Article – From the horse’s mouth
What is “white space”?
A term that we will hear a fair bit of with Internet services is “white space”. This is UHF or VHF radio spectrum that has been newly created as the result of a nation or region switching from an analogue TV service to a digital TV service, which is typically more spectrum-efficient.
How is this relevant
The use of “white space” is becoming very appealing for Internet in rural and remote areas due to the fact that the VHF and UHF frequencies have relatively longer wavelengths than the frequencies used for most wireless-broadband applications. This allows for a longer distance between the base station and remote stations which suits this kind of deployment.
Such setups will be established on the concept of the fixed-wireless broadband setup where the customer-premises equipment will be connected to a fixed antenna (aerial), typically a rooftop aerial.
A lot of the talk about these services relates to whether these setups should be worked on licensed spectrum or the newly-free spectrum be declared in a manner to allow unlicensed use for this application, in a similar vein to Wi-Fi wireless.
In a test that was undertaken in some parts of rural USA by Google, it was proven that white space could be used as a wireless last-mile backhaul without interfering with existing TV stations and other spectrum users. This was through the use of a database which identifies channels that are used that is indexed by GPS-driven geographic parameters. The base station equipment are equipped with a GPS receiver to determine their geographic location and this comes in to play during the commissioning stage in order to determine the useable channels. Of course, the customer-premises equipment would seek for the frequencies associated with services that exist in a similar vein to a cable modem.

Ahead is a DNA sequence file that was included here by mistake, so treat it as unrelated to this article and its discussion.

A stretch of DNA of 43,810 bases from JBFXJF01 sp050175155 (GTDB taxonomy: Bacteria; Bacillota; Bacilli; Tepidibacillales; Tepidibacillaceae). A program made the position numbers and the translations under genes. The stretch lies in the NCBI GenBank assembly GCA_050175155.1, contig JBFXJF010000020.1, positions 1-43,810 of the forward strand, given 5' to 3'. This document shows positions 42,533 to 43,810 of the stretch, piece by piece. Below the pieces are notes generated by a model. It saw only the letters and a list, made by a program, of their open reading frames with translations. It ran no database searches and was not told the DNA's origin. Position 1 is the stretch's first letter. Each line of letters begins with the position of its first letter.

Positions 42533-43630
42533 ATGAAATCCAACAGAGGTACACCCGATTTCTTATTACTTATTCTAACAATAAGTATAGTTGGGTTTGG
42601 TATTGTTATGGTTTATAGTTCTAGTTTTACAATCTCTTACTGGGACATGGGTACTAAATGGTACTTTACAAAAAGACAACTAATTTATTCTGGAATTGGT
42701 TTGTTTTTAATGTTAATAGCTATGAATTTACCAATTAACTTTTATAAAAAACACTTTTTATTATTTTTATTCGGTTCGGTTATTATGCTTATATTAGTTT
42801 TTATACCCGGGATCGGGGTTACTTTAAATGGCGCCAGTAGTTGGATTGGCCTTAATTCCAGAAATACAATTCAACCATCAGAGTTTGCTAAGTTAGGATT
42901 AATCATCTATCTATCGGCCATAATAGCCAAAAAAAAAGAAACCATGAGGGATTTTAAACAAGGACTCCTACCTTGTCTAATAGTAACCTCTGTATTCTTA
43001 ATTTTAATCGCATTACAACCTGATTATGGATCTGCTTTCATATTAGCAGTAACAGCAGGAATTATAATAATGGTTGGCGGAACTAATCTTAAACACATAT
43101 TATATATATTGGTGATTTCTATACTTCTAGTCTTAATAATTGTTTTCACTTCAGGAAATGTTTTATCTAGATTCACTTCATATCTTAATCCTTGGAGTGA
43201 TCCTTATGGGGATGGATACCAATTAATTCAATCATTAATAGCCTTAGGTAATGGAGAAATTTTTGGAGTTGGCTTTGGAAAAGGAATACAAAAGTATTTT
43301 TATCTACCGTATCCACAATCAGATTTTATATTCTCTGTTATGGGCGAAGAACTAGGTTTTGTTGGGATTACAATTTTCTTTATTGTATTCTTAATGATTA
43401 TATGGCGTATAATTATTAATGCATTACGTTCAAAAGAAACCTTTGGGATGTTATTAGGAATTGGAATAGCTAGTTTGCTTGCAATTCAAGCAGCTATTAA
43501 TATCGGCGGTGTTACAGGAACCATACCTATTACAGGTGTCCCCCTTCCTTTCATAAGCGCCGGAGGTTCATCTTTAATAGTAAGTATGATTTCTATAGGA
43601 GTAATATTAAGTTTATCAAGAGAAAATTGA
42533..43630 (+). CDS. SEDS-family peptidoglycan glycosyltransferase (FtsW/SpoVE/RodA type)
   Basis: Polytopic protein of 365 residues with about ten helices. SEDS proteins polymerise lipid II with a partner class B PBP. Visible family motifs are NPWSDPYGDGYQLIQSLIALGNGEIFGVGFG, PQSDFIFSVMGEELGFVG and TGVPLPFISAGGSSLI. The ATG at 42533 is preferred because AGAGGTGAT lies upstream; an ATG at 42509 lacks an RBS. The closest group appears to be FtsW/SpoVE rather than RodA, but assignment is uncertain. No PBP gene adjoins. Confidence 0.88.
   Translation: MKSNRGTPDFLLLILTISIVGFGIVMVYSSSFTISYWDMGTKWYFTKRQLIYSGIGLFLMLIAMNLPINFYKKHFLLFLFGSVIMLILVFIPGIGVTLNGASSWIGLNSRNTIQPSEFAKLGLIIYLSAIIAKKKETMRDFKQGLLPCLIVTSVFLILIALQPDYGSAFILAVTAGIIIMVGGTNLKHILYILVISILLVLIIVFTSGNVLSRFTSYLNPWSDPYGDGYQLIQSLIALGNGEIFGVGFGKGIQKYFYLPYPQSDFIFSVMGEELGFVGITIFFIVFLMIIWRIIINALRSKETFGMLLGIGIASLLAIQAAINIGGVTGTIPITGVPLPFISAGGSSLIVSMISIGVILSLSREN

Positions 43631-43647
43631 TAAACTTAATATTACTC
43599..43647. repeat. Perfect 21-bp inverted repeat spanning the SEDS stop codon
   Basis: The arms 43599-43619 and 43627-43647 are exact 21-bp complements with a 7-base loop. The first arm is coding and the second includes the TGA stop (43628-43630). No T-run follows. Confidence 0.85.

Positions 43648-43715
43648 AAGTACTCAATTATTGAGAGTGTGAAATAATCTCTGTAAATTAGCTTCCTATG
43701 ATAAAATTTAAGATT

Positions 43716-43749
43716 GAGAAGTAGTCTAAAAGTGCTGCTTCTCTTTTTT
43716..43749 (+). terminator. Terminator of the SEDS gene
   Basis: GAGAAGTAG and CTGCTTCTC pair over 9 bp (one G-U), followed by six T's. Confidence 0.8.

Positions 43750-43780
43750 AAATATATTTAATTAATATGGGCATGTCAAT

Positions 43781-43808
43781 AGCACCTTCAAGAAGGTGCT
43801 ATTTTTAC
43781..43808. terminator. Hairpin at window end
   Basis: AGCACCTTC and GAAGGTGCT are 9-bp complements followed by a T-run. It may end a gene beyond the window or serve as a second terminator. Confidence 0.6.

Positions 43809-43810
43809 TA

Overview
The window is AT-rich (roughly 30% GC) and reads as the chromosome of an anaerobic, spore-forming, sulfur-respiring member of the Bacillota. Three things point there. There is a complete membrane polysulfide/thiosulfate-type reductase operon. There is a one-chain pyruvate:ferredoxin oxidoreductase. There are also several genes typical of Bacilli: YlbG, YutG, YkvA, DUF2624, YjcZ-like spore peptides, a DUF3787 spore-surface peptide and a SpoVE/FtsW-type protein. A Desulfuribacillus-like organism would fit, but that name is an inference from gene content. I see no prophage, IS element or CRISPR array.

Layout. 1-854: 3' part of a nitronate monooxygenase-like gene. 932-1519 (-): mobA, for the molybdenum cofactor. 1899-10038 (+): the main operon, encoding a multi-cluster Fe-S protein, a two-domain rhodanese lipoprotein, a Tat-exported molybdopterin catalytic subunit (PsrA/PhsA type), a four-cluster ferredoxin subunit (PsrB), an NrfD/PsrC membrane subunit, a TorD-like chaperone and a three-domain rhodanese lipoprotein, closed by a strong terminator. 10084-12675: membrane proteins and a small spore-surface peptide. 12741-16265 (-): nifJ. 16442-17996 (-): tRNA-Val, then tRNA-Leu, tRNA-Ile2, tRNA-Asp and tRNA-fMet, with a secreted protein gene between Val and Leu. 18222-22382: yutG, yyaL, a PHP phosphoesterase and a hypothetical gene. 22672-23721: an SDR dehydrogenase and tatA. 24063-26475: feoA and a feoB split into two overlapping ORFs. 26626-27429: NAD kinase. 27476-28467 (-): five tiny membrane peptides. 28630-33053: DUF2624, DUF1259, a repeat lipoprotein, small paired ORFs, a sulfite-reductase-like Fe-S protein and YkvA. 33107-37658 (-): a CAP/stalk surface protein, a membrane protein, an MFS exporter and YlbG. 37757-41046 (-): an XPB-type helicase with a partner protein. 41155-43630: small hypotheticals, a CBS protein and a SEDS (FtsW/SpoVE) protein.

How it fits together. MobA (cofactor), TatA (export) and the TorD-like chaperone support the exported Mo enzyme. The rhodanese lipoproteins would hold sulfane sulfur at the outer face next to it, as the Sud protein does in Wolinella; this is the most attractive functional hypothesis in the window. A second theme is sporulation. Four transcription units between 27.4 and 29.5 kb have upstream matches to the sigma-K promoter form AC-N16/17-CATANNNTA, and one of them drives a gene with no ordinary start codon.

The African deployment
After Google had their success with the Kansas City fibre-driven next-generation-broadband rollout when it came to establishing an Internet-service, they put forward the idea of setting up a trial “white-space” fixed-wireless setup in some of the remote parts of South Africa. The idea is to establish access to Internet for the schools that are in this area.
It was organised in partnership with the Independent Communications Authority of South Africa, equivalent to the US’s FCC or UK’s Ofcom communications authorities and is assisted by broadcasters and the industry.
What I would see of this is a chance for African nations to observe this trial and see how it can allow for decent broadband service in to their remote areas. This will include assessing what kind of power is needed at the customer’s end so as to determine whether this could work on a solar power setup that serves one building. Similarly, this could be assessed for establishing cellular-data backhauls for extending or improving access to Internet service via cost-effective wireless-broadband equipment in these areas.